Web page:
ETech: DRM Panel

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Robert Kaye
Apr. 23, 2003 02:31 PM

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Cory Doctorow said: "57 million Napster users built the largest online library ever assembled using a bottom up fashion. The US constitution is used to build libraries, but copyright law is being used to burn down libraries." The goverment, influenced by large media companies, is changing the fundamental concepts of how information is made available to the public. The basic concepts written into the constitution by the founders are being changed by incumbent media companies. Cory skillfully puts this fundamental change into perspective by contrasting it to book burning, and even worse, library burning. Burning a books is commonly accepted to be a bad idea. Burning libraries is collosally stupid.

The incumbent media companies are committing a crime against society -- tearing down an ad-hoc digital library built literally overnight that should be celebrated as great feat of technology. We should learn the lessons from this bottom up shared library to create similar projects, but instead the trend with DRM (Digital Restriction Management) is to do everything possible to prevent this from happening again.

From the days of the piano roll the media companies have been trying to squash technology -- it happened with radio, it happened with the VCR and now its happening with DRM. Unlike the previous attempts to squash technology, the media companies are looking for unprecedented powers to control not only what users are doing, but also in how new computer systems are designed. Integrating DRM into hard drives, motherboards and even embedding watermarks into digital to analog converters to close the analog hole is completely ludicrous.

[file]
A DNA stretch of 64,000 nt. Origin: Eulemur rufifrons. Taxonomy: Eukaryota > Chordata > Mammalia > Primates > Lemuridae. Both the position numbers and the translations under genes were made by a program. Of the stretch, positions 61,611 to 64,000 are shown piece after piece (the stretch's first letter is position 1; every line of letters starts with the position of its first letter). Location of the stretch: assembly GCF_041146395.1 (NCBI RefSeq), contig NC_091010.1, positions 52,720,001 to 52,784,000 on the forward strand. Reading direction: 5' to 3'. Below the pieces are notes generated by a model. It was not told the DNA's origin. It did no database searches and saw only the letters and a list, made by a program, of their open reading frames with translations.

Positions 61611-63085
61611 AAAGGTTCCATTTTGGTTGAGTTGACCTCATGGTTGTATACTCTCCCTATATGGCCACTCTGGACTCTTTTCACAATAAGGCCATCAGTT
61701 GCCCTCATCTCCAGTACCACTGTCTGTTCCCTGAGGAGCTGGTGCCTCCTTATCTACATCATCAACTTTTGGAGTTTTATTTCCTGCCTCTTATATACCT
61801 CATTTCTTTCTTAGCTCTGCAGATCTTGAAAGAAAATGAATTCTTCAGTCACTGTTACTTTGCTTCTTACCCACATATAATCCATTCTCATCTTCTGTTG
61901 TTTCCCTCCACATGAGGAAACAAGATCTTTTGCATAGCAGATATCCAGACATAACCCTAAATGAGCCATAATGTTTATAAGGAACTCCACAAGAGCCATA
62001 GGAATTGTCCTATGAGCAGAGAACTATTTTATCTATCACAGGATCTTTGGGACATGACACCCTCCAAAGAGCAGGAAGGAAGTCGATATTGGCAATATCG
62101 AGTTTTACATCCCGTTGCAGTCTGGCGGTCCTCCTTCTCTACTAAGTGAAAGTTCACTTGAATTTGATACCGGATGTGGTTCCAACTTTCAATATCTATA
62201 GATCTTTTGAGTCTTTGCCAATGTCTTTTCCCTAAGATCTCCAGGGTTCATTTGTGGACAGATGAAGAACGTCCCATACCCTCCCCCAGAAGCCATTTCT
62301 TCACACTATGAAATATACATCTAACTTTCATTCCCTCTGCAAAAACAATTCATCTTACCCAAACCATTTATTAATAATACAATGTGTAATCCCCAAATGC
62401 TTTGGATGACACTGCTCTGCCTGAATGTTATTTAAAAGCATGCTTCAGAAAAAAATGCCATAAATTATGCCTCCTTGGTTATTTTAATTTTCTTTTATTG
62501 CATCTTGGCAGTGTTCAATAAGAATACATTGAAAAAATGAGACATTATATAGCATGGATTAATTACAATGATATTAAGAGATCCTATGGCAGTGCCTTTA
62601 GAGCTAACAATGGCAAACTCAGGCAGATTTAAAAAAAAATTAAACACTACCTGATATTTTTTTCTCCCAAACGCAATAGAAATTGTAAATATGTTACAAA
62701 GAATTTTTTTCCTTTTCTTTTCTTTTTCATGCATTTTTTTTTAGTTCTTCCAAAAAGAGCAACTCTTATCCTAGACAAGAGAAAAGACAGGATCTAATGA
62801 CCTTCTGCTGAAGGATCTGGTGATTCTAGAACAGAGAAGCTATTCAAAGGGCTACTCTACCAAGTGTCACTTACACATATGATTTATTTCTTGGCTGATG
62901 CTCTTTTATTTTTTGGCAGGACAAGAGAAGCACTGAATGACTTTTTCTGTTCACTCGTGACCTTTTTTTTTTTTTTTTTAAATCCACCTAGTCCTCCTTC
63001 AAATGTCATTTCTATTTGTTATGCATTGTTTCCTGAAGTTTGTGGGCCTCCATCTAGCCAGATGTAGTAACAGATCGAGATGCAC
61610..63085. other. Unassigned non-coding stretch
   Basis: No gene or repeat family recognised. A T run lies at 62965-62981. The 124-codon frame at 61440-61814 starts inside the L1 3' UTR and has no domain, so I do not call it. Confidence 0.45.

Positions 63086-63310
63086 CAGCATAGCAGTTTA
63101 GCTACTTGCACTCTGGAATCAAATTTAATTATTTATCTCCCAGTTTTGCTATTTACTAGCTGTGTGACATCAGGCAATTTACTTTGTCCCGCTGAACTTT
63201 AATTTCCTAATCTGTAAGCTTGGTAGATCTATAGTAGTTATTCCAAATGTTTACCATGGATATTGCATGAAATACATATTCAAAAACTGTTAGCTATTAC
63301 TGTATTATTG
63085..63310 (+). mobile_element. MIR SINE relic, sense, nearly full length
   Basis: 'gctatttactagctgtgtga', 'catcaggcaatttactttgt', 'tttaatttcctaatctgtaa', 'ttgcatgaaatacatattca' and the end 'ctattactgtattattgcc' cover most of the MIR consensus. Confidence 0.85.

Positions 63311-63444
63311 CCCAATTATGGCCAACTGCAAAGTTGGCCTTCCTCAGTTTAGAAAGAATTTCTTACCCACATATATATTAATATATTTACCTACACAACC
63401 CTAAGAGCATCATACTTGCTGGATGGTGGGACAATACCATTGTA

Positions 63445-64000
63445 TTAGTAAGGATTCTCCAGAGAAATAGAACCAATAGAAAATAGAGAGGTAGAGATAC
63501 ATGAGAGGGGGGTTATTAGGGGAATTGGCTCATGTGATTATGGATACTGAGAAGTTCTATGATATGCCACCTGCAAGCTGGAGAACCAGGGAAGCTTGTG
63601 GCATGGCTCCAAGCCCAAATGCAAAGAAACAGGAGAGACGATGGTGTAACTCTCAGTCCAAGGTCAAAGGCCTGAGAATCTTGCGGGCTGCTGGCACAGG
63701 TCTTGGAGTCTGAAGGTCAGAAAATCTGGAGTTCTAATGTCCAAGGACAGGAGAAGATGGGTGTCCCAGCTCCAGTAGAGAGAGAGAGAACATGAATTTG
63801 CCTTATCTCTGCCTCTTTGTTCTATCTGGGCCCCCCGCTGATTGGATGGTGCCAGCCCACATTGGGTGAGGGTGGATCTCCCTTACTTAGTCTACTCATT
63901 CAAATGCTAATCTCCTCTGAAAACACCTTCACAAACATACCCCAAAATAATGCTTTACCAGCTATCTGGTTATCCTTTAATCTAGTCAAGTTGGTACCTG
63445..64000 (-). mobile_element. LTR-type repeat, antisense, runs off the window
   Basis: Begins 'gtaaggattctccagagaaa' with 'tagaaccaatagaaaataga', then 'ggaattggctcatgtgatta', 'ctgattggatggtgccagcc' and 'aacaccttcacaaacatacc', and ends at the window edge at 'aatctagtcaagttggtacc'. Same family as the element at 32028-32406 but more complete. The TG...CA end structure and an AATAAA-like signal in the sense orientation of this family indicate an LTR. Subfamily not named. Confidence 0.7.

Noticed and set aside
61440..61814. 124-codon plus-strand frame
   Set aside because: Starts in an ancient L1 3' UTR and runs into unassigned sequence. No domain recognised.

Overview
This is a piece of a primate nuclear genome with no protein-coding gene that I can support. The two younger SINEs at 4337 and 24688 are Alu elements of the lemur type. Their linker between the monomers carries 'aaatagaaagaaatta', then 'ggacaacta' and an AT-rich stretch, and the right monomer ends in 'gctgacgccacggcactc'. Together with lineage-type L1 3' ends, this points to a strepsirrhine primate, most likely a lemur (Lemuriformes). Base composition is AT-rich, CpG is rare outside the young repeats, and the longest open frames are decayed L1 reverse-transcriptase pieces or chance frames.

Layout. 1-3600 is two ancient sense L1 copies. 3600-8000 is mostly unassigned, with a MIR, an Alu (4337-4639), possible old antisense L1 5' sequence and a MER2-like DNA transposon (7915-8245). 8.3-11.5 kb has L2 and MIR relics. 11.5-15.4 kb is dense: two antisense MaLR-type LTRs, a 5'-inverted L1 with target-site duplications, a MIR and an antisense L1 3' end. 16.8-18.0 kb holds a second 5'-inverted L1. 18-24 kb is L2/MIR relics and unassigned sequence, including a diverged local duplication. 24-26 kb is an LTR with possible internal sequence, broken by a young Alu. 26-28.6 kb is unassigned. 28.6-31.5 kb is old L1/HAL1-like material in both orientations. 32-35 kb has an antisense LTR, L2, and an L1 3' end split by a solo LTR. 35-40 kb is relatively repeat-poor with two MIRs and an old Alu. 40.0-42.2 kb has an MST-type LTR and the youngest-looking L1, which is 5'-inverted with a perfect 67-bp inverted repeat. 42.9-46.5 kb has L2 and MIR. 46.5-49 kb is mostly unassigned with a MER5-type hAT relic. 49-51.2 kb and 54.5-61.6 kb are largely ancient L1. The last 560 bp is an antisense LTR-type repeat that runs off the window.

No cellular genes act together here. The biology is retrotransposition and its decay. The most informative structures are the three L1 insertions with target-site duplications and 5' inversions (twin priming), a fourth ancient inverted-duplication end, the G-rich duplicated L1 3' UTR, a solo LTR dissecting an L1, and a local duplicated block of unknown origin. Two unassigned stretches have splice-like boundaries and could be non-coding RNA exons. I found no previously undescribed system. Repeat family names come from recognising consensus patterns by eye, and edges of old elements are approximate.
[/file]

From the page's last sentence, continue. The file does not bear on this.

Andrew "bunnie" Huang, of Xbox hacking fame, pointed out that future chips with DRM support are likey to be subsidized by the companies who support the DRM technologies. If this actually works, it will make chips without DRM support more expensive since they are not subsidized by the DRM pushers. We can only hope that this math won't work out in the end -- if it does we're in serious trouble.

Furthermore, as Cory points out, the blame does not solely lie with the incumbent media companies. It's up to the users/creators of this library to "Stop scattering like roaches when the lights come on." The people who create this library need to become active in letting their congresscritters know how they feel. More political action is needed in order change the balance of copyrights back to something that resembles normal.

The last thought that Cory threw out was this:

"Is DRM the answer to a question we're not asking?"
"How do we burn this library down for good?"

Robert Kaye is the Mayhem & Chaos Coordinator and creator of MusicBrainz, the music metadata commons.